2. thanks a lot! I really needed to find more ways to eat up my time SMH. No seriously, great post! I read it in it’s entirety, clicked through your links and will now embark on further reading of stuff I wasn’t sure I would be interested in. You made me a believer on Dino (I can’t help but think of Fred Flinstones dog when I see that name).

    Of course his latest vacation article has links of its own that is making me want to embark to more reading and you get the point. An endless spiral of information overload awaits me.

    Still, good read all the same 🙂

    • LMAO! I think the same which makes him all the more cool: the man defies all preconceptions and assumptions. I mean, I was sort of hoping he was a talking dinosaur-dog but I’m glad he is not! ;o)

      Glad you enjoyed the read and the reads beyond the main text. LOL.. There’s so much content out there that I just try to pick-and-choose the most relevant stuff, rather than play catch-up; otherwise, I wouldn’t be able to reach out to every supporter and like-minded geek.

      Dino actually found me at first when I wrote a Triberr review a couple of months back. I liked DIYBlogger.net but never really got into it until we got to talk. Now we have plans to do an interview together and maybe some other fun projects, like a no-bull raw, uncut tech-geek podcast. I love the guy.. In his podcast, the phone rings and the sound quality is terrible but it makes him all the more REAL!

      (Can you tell he’s my mancrush? LOL)

  3. I like this post – even though it has me in it ;]

    First (and only) Note: This post can be three posts. It’s not that you make too many points…it’s that you keep reiterating and redefining a point that has honestly hit home.
    The problem for me comes in the fact that you so beautifully made your point…and then you keep going. ;]

    You’re babysitting your readers and trust me, they don’t need it! If someone doesn’t catch on, leave em in the dust.

    (Something I do is when blogging is to make sure I’ve highlighted my points, and then go back to see what I can remove from my articles. I even did it with this comment.)

    So. Food for thought. (And sorry to be a pain in the ass; it’s what I do.)

    Okay.

    So.

    1.) Connecting
    I like people who are down-to-earth, firm in their beliefs because they actually have THEIR OWN opinions, and don’t accept the status quo. I don’t connect well with people who jump when they’re told to jump or believe something because someone told them to.
    I don’t even care if I agree, just so long as your opinions are truly your own.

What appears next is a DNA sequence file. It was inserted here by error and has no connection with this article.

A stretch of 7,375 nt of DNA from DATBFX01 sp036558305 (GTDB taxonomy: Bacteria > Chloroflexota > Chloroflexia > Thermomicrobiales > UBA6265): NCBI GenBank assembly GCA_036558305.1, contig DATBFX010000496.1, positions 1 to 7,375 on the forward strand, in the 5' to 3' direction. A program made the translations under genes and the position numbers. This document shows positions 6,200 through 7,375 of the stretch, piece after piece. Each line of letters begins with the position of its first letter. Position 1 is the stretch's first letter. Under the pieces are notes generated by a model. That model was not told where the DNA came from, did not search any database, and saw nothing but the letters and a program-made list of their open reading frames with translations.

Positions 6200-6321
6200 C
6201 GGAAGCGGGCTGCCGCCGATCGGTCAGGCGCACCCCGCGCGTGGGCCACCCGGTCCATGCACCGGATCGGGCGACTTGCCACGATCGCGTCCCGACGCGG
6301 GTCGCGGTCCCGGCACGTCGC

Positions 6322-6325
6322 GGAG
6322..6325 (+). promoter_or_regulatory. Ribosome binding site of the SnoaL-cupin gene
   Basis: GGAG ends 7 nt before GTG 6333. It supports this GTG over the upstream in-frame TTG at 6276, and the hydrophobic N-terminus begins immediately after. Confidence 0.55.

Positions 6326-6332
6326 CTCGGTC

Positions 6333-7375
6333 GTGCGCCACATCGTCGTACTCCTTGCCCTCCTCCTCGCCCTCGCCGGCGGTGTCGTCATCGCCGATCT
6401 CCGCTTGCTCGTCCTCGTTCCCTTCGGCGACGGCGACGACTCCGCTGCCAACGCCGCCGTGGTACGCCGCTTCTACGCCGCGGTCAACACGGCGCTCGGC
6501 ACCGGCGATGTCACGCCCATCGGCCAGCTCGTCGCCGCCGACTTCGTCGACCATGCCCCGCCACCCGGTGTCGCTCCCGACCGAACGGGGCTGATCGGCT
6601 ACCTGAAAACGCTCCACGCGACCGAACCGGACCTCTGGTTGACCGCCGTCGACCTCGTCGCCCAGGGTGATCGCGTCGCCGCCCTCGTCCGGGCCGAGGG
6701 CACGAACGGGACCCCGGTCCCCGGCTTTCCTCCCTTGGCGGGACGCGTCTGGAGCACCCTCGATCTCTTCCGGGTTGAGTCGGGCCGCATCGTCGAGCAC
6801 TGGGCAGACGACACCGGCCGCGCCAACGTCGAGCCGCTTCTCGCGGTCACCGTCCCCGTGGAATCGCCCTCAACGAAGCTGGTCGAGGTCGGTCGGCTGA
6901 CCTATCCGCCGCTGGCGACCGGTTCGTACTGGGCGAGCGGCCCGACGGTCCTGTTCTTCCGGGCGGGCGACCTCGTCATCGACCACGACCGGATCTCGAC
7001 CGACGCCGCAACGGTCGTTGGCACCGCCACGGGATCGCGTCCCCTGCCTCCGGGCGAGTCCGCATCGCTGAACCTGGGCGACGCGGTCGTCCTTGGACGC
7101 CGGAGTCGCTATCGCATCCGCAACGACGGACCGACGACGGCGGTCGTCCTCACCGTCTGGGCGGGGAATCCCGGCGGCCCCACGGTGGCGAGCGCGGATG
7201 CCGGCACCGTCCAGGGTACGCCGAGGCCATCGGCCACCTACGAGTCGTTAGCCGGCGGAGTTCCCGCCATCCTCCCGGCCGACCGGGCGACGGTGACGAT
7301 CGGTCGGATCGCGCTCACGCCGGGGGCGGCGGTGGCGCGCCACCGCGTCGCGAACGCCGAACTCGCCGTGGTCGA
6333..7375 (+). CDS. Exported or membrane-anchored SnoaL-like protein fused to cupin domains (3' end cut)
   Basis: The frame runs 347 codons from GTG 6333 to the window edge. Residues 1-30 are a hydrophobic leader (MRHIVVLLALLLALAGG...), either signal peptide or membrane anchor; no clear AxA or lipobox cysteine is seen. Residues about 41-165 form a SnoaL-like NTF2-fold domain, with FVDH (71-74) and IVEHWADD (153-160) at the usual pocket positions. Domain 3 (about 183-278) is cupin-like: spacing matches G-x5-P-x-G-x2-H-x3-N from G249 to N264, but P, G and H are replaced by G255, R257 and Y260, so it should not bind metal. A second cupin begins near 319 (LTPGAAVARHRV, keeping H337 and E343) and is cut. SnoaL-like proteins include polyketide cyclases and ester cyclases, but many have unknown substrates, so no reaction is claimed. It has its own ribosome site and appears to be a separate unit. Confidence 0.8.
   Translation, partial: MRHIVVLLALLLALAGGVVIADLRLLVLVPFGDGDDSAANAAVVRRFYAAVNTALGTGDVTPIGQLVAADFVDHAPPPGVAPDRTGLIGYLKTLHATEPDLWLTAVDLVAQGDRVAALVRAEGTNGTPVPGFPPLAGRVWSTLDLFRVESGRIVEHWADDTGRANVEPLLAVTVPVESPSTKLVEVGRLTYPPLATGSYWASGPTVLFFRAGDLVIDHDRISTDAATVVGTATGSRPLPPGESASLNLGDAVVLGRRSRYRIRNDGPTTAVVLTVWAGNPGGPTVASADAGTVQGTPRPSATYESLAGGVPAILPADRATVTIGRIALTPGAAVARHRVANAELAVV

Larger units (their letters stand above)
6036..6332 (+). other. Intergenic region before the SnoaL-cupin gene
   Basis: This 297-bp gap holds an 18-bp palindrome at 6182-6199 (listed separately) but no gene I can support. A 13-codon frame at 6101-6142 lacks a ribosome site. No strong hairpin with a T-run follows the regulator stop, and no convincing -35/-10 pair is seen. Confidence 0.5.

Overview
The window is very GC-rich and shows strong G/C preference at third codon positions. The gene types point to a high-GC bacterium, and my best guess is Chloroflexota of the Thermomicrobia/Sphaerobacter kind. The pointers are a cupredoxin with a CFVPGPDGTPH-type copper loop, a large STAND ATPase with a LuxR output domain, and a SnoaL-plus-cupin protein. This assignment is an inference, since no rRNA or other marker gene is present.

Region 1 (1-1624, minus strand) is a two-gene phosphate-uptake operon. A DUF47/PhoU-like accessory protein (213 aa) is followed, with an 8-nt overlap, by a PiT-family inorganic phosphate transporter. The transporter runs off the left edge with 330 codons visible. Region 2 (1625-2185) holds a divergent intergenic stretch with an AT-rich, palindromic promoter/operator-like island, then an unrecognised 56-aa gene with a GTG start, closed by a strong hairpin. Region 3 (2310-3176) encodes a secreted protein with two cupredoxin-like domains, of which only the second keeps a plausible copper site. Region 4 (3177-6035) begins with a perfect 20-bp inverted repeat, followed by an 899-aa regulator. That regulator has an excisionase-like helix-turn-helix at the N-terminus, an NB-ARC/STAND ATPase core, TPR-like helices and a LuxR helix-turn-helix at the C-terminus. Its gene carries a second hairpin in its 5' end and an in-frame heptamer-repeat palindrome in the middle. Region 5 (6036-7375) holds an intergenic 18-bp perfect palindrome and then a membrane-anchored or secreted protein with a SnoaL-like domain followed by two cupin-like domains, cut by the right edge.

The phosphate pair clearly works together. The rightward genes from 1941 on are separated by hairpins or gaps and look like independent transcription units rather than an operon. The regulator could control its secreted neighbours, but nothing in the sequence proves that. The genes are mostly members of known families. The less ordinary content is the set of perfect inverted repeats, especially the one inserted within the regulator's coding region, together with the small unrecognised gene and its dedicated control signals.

2.) Preachy or Serious?
    I prefer down to earth. Serious can be read as preachy depending on the interpreter. I just like the no-bullshit, take no prisoners BUT trying to get a point across in such a way that it makes people think and maybe even do a little independent research, if you know what I mean. *wink*
    Also, I define Dino’s style as down-to-earth, realistic, and fascinating. I want to be just like him when I grows up. =D

    3.) Storytellers.
    I don’t think most of us are, tbh. Weavers of words and ideas (going on Dino’s blog here) wherein we can turn anything (even a billboard) into a thought-provoking, MAKE PEOPLE THINK FOR THEMSELVES kind of adventure.

    4.)Creative message hits home.
    Psychologically speaking (and I hate psychology) it’s easiest to get a point to hit home when it doesn’t insult the reader’s belief system, ideals, etc, and is presented in such a way that it provokes thought as opposed to turning the reader to the defensive.
    I suppose that’s where creativity comes in.
    I should work on that. ;]

    • Bwahaha! Admittedly, I’ve been trying to stick to the regiment of regular posting to drive traffic.. I guess that goes to show that it’s best to focus on quality, after all. It’s also good to have an outside perspective in the editorial process as I did not catch the redundancy in the four times I re-read before publishing. Of course, I am too attached to the subject matter.

      In an ideal world, I’d “totally” (wink) focus on writing and programming work. It’s what I love.. I think quite a lot will change when I go self-hosted. It creates a whole new level of urgency, a more quality-focused, due-diligence type of mindset, IMHO.

      Regarding storytelling, Dino is definitely rare in that he can speak with conviction on any topic and turn anything into a story. But everyone has their own style, some better, differentiated, and more authentic than others. I sometimes surprise myself by looking at something mundane or random then thinking, “What can we learn from this?” Hitting those otherwise intangible things is certainly one of the most satisfying parts of storytelling! =oD

      Thanks for another awesome round of comments, JJ! ^_^

      • LOL.. A number of things had me on the fence with self-hosting but, basically, I know it’ll be high-maintenance. The initial setup is what has delayed self-hosting. I’ve been working on stuff for clients and neglecting my own babies. What can I say? A little bit of laziness there. =oX

    • Indeed it is! Sometimes you have to be crass to get a point across and you can’t always walk on egg shells.. But some folks need more of a filter. Sure, you focus on the message, not the messenger, but troll types rarely substantiate what is mostly irrational, emotionally-charged dribble.

      You hit the nail right on the head, with a Steel Mallet +10, mind you. Silly fanboys.. At least they are mostly entertaining to observe, if not write about. Bwahaha!

      Anywho, I have an interview coming up with one of the Internet’s masters of badassery, Dino Dogan. This may very well be my best work yet. Check back in next week (maybe sooner, I won’t stop ya), bud!

  4. Pingback: Your Success In Simple Terms (K.I.S.S. Revisited) « Yogizilla's Blankity Blank-Blank (An NoF Portal)